Thursday, December 17, 2009

Teaser: A Conspiracy of Kings


A Conspiracy of Kings by Megan Whalen Turner. Greenwillow Books, an imprint of Harper Collins. April 2010. Young Adult. Reviewed from ARC from publisher.

My reviews of the first three books in this sequence of titles, and yes, spoilers: The Thief, The Queen of Attolia, The King of Attolia. The spoilers are if you click to previous reviews, not what is here.

My nonspoiler teaser. Which, really, is just me telling you: these books are fabulous on every level: plotting, characterization, setting, theme, writing. I say "sequence" because I will argue until hoarse that A Conspiracy of Kings sufficiently stands alone to be considered for those prizes and awards that demand a book not be dependent on other media, including previous books. Yet, while arguing that, I would advise those who have not yet read these books that they are best read in order. It is a deeper, richer, reading experience.

Turner's sequence of books is set in a fantasy world, influenced by Greek mythology, landscapes, and history and set during a time where battles are with swords, pikes, crossbows; guns and cannon exist, but do not really rule the battlefield. Gods exist; but in an almost magical realism, in your dreams type of way. In other words, "but I don't like fantasy" doesn't really work as an excuse here -- no dragons, no spells, no Mary Sues. It's more of a historical fiction series set in an alternate Greece.

Three countries are at the forefront of these books: Sounis, Attolia, Eddis. In the first, a thief in one country (Sounis) is recruited to steal something of political importance from a second country (Attolia) to help the king of the first force the ruler of a third (Eddis) into an alliance. The second, third, and now fourth book continues to look at the politics and machinations as three independent countries compete for power and dominance while at the same time fighting against a fourth country, the Mede Empire.

Nothing in politics or war is straightforward or easy; and so, too, nothing in these books is simple or to be taken at face value. Part of the joy of the later books is trying to anticipate the intrigue, the plotting, the machinations, and Turner being such a gifted author that she is always one (or two or three) steps ahead of you.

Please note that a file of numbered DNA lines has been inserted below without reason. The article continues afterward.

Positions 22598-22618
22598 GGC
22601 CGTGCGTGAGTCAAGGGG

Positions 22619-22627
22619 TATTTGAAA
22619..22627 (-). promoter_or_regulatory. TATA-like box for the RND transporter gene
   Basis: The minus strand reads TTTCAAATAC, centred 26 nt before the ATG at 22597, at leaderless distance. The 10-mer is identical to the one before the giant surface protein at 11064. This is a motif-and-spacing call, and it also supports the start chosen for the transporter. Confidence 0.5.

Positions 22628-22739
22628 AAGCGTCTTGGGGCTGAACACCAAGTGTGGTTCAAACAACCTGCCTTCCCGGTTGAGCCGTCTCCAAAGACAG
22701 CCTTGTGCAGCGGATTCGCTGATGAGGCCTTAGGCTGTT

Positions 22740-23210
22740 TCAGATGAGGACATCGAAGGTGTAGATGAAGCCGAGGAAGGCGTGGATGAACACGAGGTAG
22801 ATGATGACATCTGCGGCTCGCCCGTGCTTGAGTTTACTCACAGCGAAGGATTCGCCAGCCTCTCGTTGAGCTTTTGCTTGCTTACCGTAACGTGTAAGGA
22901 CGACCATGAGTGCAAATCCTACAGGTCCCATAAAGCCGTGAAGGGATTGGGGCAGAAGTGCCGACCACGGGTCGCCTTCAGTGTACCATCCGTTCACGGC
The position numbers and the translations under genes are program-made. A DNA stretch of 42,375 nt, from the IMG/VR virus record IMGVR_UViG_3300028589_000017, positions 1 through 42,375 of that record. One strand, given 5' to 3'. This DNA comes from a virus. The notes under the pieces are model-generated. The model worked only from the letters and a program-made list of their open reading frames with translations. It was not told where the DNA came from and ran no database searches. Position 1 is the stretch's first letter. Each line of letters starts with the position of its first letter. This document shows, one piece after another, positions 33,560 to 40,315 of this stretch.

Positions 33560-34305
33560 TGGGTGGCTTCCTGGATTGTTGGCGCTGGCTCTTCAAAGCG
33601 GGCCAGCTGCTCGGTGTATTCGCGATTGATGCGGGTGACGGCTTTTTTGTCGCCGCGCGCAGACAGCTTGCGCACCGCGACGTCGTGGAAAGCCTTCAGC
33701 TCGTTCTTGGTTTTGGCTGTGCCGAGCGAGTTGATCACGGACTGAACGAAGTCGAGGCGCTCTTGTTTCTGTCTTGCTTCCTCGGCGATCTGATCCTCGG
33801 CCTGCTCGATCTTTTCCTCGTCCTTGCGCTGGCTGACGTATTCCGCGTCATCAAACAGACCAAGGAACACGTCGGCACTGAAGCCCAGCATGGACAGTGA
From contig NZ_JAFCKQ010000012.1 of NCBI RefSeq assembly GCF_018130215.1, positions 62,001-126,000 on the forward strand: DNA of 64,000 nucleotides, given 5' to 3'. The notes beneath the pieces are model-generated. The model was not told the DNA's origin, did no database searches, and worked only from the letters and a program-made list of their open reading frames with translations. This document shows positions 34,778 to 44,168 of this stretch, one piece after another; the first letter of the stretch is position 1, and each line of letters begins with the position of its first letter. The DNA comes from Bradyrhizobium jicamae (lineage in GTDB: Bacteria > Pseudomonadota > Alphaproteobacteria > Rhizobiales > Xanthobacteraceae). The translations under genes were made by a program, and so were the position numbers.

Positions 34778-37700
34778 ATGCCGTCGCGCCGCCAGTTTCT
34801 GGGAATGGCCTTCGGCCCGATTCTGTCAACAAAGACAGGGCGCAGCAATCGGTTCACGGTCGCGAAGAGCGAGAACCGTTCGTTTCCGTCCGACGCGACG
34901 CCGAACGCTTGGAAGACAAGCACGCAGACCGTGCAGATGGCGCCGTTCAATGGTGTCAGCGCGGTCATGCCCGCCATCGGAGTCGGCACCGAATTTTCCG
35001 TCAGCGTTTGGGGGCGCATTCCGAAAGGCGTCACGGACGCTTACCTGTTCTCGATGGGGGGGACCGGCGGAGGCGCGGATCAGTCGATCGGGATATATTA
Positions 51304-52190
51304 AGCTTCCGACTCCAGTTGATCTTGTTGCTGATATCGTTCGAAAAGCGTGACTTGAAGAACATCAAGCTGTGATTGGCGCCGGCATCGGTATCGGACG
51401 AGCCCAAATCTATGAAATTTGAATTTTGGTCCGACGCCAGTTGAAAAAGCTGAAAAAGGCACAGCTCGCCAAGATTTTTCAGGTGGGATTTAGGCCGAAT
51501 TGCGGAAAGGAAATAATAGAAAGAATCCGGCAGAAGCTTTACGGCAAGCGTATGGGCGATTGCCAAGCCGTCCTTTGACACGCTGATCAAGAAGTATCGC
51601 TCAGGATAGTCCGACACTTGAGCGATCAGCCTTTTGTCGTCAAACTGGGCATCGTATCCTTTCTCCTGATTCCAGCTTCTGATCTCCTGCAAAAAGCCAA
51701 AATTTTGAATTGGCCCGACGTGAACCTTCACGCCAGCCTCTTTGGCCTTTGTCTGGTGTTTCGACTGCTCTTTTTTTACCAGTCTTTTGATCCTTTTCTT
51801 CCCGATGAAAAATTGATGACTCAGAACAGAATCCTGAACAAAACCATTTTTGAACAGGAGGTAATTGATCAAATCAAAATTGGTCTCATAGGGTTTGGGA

The fourth book, A Conspiracy of Kings, comes to bookstores and libraries in April. More than enough time for you to read (or reread) the first three books.

What age group is this for? It's marketed for young adults; the first one was a Newbery Honor book. The complex story telling, full of shades of gray and no easy answers, will appeal to adults making this an ideal "crossover" title. The main characters are in their late teens, perhaps early twenties -- Turner avoids exact numbers except to point out that they are young, younger than the generals, kings, and advisors who surround them, young enough to discover truths about themselves, yet old enough to control the destinies of nations. It's a book that yes, a twelve year old will enjoy; but so will someone who is sixteen, twenty six, thirty seven, well, you get the picture. Bookstores and libraries should shelve these books in YA and in their science fiction/fantasy sections.

What else? Gen, the Thief of book one, remains my book boyfriend. Wow, do I love him. He's the perfect bad boy, with hidden depths, humor, and smarts.

Yes, I know I've said very little about A Conspiracy of Kings itself. Sophos, the heir to the king of Sounis, is a reluctant heir. He (and everyone else) knows he is not king material. Fate, circumstances -- perhaps, even, the gods -- have a way of answering prayers and arranging things they way they should be. Sophos struggles with what he wants versus what is best for Sounis versus his friendships with the rulers of Eddis and Attolia. And yes, there is Gen. And that's all I'll say... for now.

By the way? Author interview at HipWriterMama. Two more books. Giggles like a schoolgirl.



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© Elizabeth Burns of A Chair, A Fireplace & A Tea Cozy

8 comments:

Michelle said...

I'm not going to read the spoilery parts of this review but having seen you gush about all of these books (both here and on twitter) I'm definitely going to add them to my wishlist.

Sophie Brookover said...

I'm reading my galley right now, trying (and failing) to force myself to slow down & savor it, but the plot is so fast-moving! I look forward to re-reading it, to seeing how everything fits together according to--I assume--Gen's master plan. A most worthy book boyfriend!

Liz B said...

Michelle, the spoilers are in the reviews for the 2nd and 3rd book. Basically, the plot description itself for the 3rd book gives away some of what happens in book 2. Though none are overspoilery for what happens in book 1.

Jane said...

April!?! How can I wait that long? And probably longer to get here (NZ) unless I shell out for postage from Amazon. Sigh...

CLM said...

I got distracted halfway through the first book about a year ago. Usually, I love this genre but Gen wasn't doing it for me. I guess I should try it again when uninterrupted.

melissa @ 1lbr said...

Oh, how I long for this book! I need more Turner and will definitely reread before then.

Michelle said...

This is on my list of "Things I lust after in 2010" Can't wait to get my hands on it!!

Bibliovore said...

You, madam, are a booktease. Gah!

And I sympathize with the book boyfriend thing, but I'd be careful about saying that too loud. Attolia's spies will hear, and you know she won't hesitate to cut you. Or, y'know, get Teleus to do it for her.

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